TABLE IV Advantages of the subcutaneous compared with the intravenous (IV) formulation of rituximab



Rituximab is widely used in the treatment of nhl and is a key component of most treatment regimens. Despite widespread success, IV administration is lengthy and is associated with a number of potential adverse effects. The sc formulation of rituximab has been proved to be noninferior to the IV formulation with respect to pharmacokinetics, and it is associated with comparable response rates and a safety profile similar to that of the IV formulation, with the exception of mild and transient arrs. In addition, the sc formulation reduces the administration time and is preferred by patients and health care providers. By following correct administration techniques and using appropriate strategies to prevent and monitor for arrs, sc rituximab can be given safely and effectively.

Given the shorter delivery time and the lack of a need for facilities that are equipped to give infusions, sc formulations of rituximab could potentially improve patient convenience and reduce the burden on health care resources. The sc formulation achieves an ideal balance between time in the injection clinic, where patient needs can be addressed, and time at home, where quality of life can be the focus.


The authors acknowledge support from Hoffmann–La Roche Canada Inc. for the development of this article. Medical writing assistance was provided by Anna Christofides of impact Medicom Inc.


We have read and understood Current Oncology’s policy on disclosing conflicts of interest, and we declare the following interests: Medical writing support provided by AC of impact Medicom Inc. was funded by Roche Canada. DM has received honoraria, research funding, and consulting fees from Roche Canada. TC has received honoraria and consulting fees from Lundbeck and Roche Canada. WA is an employee of Roche Canada. JW reports no conflicts of interest.


*Division of Hematology, Dalhousie University, and QEII Health Sciences Centre, Halifax, NS;,
The Ottawa Hospital, Ottawa, ON;,
impact Medicom Inc., Toronto, ON;,
§Hoffmann–La Roche, Mississauga, ON;,
The Juravinski Hospital and Cancer Centre, Hamilton, ON..


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13. Lugtenburg P, Rueda A, Avivi I, et al. Subcutaneous versus intravenous rituximab in combination with chop for previously untreated diffuse large B-cell lymphoma: efficacy and safety results from the phase iiibmabease study [abstract S483]. Presented at 20th Annual Congress of the European Hematology Association; Vienna, Austria; 13 June 2015. [Available online at: http://learningcenter.ehaweb.org/eha/2015/20th/103114/elly.lugtenburg.subcutaneous.versus.intravenous.rituximab.in.combination.with.html?f=m3e841; cited 12 December 2016]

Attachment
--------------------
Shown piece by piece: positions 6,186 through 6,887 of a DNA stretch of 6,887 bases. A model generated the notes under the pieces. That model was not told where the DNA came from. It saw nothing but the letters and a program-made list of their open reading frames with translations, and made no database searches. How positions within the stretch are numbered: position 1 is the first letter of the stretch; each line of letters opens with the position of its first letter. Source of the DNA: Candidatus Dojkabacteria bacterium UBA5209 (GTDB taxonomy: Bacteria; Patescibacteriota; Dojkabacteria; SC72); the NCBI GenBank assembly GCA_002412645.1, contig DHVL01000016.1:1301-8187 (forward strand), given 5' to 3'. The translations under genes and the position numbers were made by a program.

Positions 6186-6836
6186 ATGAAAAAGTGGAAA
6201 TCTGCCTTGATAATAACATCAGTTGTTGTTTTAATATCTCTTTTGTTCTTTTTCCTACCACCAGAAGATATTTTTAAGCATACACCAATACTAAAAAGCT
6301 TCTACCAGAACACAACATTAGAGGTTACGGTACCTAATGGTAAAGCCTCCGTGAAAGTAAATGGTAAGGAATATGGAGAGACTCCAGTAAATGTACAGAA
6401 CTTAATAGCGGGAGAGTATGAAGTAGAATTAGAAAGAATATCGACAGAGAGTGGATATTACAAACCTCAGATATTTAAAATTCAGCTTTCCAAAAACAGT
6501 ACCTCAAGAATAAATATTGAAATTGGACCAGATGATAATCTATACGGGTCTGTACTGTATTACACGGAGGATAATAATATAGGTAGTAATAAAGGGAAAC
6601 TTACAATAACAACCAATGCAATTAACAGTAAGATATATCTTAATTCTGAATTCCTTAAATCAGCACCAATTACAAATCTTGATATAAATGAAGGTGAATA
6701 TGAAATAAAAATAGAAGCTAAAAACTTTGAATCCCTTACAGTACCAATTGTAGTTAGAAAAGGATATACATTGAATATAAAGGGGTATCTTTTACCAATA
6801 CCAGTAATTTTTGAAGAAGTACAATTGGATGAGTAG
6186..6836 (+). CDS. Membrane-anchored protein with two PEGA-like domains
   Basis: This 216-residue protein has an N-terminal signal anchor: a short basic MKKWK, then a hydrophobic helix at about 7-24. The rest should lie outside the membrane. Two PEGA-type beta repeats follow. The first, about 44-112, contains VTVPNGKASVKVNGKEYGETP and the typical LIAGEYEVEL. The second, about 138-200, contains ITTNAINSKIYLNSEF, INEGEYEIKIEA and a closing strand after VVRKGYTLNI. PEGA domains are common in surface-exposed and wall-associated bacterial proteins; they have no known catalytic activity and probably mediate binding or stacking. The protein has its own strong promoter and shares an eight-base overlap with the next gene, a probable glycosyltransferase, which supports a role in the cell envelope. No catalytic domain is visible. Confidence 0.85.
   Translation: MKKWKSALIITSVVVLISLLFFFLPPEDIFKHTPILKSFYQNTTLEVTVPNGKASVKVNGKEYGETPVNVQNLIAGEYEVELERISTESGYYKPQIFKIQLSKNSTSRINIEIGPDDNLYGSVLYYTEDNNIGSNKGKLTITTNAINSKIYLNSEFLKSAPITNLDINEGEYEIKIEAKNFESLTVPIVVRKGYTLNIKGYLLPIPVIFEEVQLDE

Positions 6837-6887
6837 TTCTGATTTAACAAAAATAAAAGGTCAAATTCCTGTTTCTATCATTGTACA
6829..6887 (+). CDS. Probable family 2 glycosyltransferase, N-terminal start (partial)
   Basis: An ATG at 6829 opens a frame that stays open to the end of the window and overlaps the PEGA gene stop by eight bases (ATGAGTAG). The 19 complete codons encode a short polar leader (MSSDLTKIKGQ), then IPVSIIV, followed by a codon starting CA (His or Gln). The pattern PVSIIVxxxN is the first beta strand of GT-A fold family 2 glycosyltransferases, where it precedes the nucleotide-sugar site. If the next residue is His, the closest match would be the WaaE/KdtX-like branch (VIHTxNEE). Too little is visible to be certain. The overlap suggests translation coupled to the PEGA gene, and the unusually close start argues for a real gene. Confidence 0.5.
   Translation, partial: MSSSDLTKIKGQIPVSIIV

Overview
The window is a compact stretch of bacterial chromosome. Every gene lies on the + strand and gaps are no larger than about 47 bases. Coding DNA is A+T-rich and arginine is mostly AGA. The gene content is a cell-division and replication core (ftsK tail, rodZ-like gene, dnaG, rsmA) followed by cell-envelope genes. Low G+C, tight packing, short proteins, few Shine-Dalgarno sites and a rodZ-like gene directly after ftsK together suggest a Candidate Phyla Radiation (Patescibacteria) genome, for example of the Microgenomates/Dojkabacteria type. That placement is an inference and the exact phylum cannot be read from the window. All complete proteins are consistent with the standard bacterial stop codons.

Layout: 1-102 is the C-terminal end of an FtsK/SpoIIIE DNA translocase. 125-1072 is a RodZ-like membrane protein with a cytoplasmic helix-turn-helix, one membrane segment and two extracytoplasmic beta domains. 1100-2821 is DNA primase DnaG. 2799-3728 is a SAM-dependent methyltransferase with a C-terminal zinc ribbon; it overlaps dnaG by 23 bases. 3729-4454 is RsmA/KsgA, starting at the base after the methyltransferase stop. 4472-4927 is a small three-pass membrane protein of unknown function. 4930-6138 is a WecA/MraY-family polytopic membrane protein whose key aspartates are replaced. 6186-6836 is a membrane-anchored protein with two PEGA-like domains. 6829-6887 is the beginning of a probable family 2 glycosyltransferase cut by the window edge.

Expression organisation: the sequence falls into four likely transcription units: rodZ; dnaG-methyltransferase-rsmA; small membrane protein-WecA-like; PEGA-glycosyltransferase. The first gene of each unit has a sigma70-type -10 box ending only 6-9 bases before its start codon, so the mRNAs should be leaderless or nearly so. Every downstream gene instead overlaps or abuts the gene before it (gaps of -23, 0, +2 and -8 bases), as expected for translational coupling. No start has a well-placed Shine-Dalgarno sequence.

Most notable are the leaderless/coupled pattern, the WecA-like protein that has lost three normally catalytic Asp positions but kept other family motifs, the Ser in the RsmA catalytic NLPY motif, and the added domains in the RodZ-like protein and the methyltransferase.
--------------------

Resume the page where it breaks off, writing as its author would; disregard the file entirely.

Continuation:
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15. Rummel M, Kim TM, Jensen P, et al. Subcutaneous versus intravenous rituximab administration in first-line diffuse large B-cell lymphoma and follicular lymphoma: PrefMab study of patient preference and satisfaction in 19 countries [abstract E956]. Presented at the 21st Annual Congress of the European Hematology Association; Copenhagen, Denmark; 9 June 2016. [Available online at: http://learningcenter.ehaweb.org/eha/2016/21st/132505/mathias.rummel.subcutaneous.versus.intravenous.rituximab.administration.in.html?f=m3e968; cited 12 December 2016]

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17. Rummel M, Kim TM, Plenteda C, et al. PrefMab: final analysis of patient satisfaction with subcutaneous versus intravenous rituximab in previously untreated CD20+ diffuse large B-cell lymphoma or follicular lymphoma [abstract]. Value Health 2015;18:A469.

18. Electronic Medicines Compendium (emc). MabThera 1400 mg solution for subcutaneous injection. Surrey, U.K.: emc; 2016. [Available online at: http://www.medicines.org.uk/emc/PIL.28733.latest.pdf; cited 12 December 2016]

Correspondence to: David MacDonald, Division of Hematology, Dalhousie University and QEII Health Sciences Centre, Halifax, Nova Scotia B3H 4R2. E-mail: david.macdonald@cdha.nshealth.ca

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aDavies A, Merli F, Mihaljevic B, Mercadal S, Solal-Céligny P. Subcutaneous rituximab and chemotherapy achieves similar overall response rates to intravenous rituximab in first-line follicular lymphoma: efficacy and safety results of the phase iii sabrina study [abstract S652]. Presented at the 2014 European Hematology Association Congress; Milan, Italy; 12–15 June 2014. ( Return to Text )

Current Oncology, VOLUME 24, NUMBER 1, February 2017

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ISSN: 1198-0052 (Print) ISSN: 1718-7729 (Online)